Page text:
Joel and Ethan Coen have long been fan favorites of movie lovers who enjoy distinctive writing and innovative filmmaking with a 25-year-plus career in which they’ve tackled a variety of genres from crime comedies to gangster flicks to moody noir thrillers. With True Grit, they try their hand at the Western genre, and if that title sounds familiar, it may be due to the popular John Wayne movie of the same name from 1968. Instead of doing a straight remake, the Coens went back to the original novel by Charles Portis and adapted it in their own unique way.
The novel and movie tell the story of Mattie Ross, played by Hailee Steinfeld, a young girl who sets off on a quest to find and bring to justice the man who killed her father, bringing along a bounty hunter named Rooster Cogburn, a role that allowed the Coens to reunite with this year’s Oscar-winning actor Jeff Brigdes for the first time since The Big Lebowski, and a Texas Ranger, played by Matt Damon. The man they’re after, Tom Cheney, is played by Josh Brolin, who starred in the Coen’s Oscar-winning No Country for Old Men.
Knowing that the Coens don’t do a ton of interviews and rarely do much beyond a press conference, we didn’t bother to chase after an interview with them, so imagine our surprise when roughly 24 hours after seeing the movie, we get a call from our editor asking “Hey, can you talk to the Coens?” It’s not something any sane movie writer would say “no” to and less than two minutes later and with no time to prepare, we were on the phone with Joel and Ethan to interview them. The Coens aren’t known to be loquacious interviews but things went well as the conversation flowed fairly freely even sans our normal amount of preparation.
ComingSoon.net: I hope I’ll be able to tell your voices apart when I transcribe this. Ethan Coen: Oh, don’t worry about it. You can attribute any quote to either of us or anyone else you’d like.
CS: Well, if one of you tells a really funny joke, make sure you say, “This is Joel saying this…” Ethan: Okay, well, that won’t happen but…
CS: I talked to you guys for “A Serious Man” last year when you were first adapting it and I remember you mentioned being fans of the book rather than the movie, but you also weren’t sure if this was going to be your next project or not. What got you going to move forward and make the movie? Ethan: Yeah, I guess we didn’t know then because… Joel Coen: I guess we didn’t know what the studio was going to… Ethan: I think we’d written a script but ultimately, it was the decision of the studio, because it was something we didn’t control. Paramount made the original movie and owned the rights to the story, so they had to decide on whether they were going to go ahead or not, and of course… they did.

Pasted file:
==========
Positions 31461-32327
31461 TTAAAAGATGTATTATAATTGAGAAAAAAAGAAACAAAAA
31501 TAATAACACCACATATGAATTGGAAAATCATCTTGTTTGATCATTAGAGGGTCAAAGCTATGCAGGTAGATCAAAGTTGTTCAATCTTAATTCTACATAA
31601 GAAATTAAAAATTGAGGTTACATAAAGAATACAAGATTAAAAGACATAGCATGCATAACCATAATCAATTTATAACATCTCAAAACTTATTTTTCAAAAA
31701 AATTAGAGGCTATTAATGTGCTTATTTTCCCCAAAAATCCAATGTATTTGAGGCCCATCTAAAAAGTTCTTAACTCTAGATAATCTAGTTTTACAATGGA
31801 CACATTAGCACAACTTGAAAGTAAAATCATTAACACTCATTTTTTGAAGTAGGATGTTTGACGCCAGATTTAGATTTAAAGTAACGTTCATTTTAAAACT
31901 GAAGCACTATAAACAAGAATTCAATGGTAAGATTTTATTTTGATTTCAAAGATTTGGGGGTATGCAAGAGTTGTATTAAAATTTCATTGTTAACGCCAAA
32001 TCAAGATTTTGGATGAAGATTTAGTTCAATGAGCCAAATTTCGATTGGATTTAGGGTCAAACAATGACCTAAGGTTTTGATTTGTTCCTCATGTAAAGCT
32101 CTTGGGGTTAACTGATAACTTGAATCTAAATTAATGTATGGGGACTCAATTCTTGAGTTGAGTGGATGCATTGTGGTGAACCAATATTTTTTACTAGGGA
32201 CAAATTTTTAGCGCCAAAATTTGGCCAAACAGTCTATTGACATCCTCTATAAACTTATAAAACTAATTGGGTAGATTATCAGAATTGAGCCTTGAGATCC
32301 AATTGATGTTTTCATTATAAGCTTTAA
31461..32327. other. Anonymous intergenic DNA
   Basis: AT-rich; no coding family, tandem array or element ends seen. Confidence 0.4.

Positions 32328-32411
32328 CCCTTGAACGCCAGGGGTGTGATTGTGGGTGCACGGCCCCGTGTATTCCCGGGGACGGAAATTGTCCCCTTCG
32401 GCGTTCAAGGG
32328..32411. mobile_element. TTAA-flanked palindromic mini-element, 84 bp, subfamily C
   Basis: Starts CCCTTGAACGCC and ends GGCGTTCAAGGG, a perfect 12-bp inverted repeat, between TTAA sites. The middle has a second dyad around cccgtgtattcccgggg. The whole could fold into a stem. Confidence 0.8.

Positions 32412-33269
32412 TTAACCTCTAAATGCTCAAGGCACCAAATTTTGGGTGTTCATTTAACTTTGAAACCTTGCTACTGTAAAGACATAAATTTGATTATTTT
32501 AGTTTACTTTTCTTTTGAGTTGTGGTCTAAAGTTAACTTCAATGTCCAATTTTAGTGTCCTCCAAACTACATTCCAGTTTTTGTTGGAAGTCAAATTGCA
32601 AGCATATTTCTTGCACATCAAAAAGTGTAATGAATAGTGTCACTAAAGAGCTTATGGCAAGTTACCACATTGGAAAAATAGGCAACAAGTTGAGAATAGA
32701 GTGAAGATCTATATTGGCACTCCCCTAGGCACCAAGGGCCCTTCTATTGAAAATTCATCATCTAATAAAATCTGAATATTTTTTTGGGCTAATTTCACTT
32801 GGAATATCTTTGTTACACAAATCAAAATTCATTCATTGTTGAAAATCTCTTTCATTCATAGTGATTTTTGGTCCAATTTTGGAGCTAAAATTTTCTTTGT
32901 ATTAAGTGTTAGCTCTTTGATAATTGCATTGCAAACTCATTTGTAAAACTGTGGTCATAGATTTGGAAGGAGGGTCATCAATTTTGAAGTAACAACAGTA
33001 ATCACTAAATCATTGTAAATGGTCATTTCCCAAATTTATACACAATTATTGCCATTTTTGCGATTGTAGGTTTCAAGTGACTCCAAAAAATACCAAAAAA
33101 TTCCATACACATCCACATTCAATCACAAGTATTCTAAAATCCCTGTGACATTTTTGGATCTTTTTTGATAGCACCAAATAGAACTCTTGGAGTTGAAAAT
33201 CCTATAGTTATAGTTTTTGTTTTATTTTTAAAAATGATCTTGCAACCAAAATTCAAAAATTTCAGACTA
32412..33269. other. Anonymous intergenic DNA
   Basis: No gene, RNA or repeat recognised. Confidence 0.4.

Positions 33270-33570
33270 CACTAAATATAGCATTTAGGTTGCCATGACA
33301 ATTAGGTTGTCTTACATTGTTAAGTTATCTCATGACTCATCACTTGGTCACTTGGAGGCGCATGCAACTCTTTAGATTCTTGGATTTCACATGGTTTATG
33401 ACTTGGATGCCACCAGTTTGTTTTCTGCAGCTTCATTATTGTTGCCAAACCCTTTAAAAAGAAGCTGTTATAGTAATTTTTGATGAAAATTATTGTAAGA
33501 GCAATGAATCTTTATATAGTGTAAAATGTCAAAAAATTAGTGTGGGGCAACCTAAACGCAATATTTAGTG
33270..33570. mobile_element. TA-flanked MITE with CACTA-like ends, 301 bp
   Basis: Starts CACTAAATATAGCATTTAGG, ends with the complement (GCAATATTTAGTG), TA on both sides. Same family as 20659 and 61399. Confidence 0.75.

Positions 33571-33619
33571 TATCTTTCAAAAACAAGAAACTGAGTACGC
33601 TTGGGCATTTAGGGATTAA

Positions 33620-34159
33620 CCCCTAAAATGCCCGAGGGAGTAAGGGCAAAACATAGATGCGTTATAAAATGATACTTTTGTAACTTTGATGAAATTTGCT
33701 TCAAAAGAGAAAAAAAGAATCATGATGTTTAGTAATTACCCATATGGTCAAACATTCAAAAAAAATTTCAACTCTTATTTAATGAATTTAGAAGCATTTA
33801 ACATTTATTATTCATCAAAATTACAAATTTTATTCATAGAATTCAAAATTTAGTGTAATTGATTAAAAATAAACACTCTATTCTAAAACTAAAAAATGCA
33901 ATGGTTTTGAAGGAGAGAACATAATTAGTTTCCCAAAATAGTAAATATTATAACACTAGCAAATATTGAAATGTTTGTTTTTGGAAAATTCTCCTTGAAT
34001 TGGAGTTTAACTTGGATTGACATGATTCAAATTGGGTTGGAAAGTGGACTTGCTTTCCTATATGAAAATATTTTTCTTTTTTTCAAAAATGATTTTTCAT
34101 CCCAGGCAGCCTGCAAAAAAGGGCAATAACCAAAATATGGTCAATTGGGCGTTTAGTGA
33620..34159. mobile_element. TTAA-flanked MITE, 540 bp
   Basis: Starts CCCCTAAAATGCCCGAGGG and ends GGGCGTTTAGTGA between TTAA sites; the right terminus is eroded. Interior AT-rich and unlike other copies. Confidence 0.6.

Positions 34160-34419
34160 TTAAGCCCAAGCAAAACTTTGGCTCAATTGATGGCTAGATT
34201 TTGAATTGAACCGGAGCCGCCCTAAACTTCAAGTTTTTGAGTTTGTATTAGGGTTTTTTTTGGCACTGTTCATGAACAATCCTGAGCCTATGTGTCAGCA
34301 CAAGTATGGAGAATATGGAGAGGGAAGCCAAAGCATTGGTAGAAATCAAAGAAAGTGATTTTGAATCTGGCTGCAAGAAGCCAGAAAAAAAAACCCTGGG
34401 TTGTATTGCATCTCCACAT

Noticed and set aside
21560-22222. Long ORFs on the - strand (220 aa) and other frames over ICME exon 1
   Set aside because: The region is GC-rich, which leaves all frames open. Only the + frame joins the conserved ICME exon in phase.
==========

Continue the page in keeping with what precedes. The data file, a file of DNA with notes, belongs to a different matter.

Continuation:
CS: And getting Jeff to play Rooster was a fairly early decision and that was part of the package? Joel: Jeff was the first person that we cast or that we asked to do the movie and–now I’m trying to remember–but probably what we sort of brought to the studio was we wanted to do this adaptation of this property that Paramount had with Jeff, and I think then the rest of the people were cast after that.
CS: Was it always an intention to do it more from Mattie’s point of view, that was how the book told the story? Ethan: Yes, exactly. In the book, she’s the narrator, it’s told in her voice, it’s a first-person story told her, that’s part of what makes the book so… whatever it is, very funny and just compelling, it’s her voice.
CS: With that in mind, was there any consideration into finding an established younger actress to play her rather than finding someone new? Or was it important to find someone new for that role? Ethan: Well, neither. I mean, there aren’t a lot of actors that age who have done a lot of work, not that we would have held that against them if we found such, but we were just looking for somebody who would be comfortable with the part and had the chops to do it, and again, for that age, that’s a pretty tall order. I’ll tell you. Frankly, we were worried that there wasn’t such a person (laughs) because that could have happened too. We were very relieved, as you might imagine, when we found Hailee, who was immediately at ease with the language, totally self-possessed, a real actor who knew what she was doing. She wasn’t playing herself. She’s nothing like the character in the story or the character in the movie.
CS: It must have been a blast to work in this genre, not only for you guys, but also some of the actors. I’m not sure Matt has ever done a Western before, so was it easy to get someone like Matt on board because it was a genre he hadn’t done before? Ethan: Well, Matt certainly was enthusiastic about doing it from the beginning. I’m not sure what his reasons were, but yeah, it wasn’t difficult enlisting the actors that we wanted to use in the movie. Yeah, I guess there aren’t that many of these kinds of movies. They are fun to do. There’s something about what the actor gets to do in the context of this kind of movie that’s a lot of fun. There are a lot of big outdoor action kind of movies with horses and six-guns and all the rest of it, but it’s just like anything else, first and foremost, the actors can look at how interesting is the character and if it’s something I can sink my teeth into.
CS: How about developing the character of Rooster with Jeff? Obviously, the John Wayne version is so iconic. Did you try to put that completely out of your mind and do something completely different? Joel: It didn’t really take any effort to put it out of our minds. We hadn’t seen it since we were kids, since it came out, and basically didn’t remember it. Ethan: It was more of an effort not to put it BACK in our minds. (laughs) There’s a temptation to go, “I wonder how they shot this scene.” So it wasn’t a factor for us and I don’t think a factor for the actors. Joel: Matt said he hadn’t seen it. Jeff must have seen it but I don’t think he’d seen it all in decades or recently. Ethan: Yeah, the movie was pretty much done by anyone without reference to the other version.
CS: You guys have a very distinctive sense of humor and you’ve been able to bring that into gangster movies and noir films. You guys aren’t from the South or Texas so was it hard bringing that type of humor to a Western? Ethan: Well, the humor really comes from the book, the humor that’s in the story. The book is quite funny. In fact, there’s loads of stuff in the book that obviously never made it into the movie ’cause you can’t get everything in or because it involves literary aspects of the book that are untranslatable, but the book is quite funny and we certainly wanted to reflect that sense of humor in the adaptation. So no, it wasn’t difficult from that point of view because it felt totally naturable.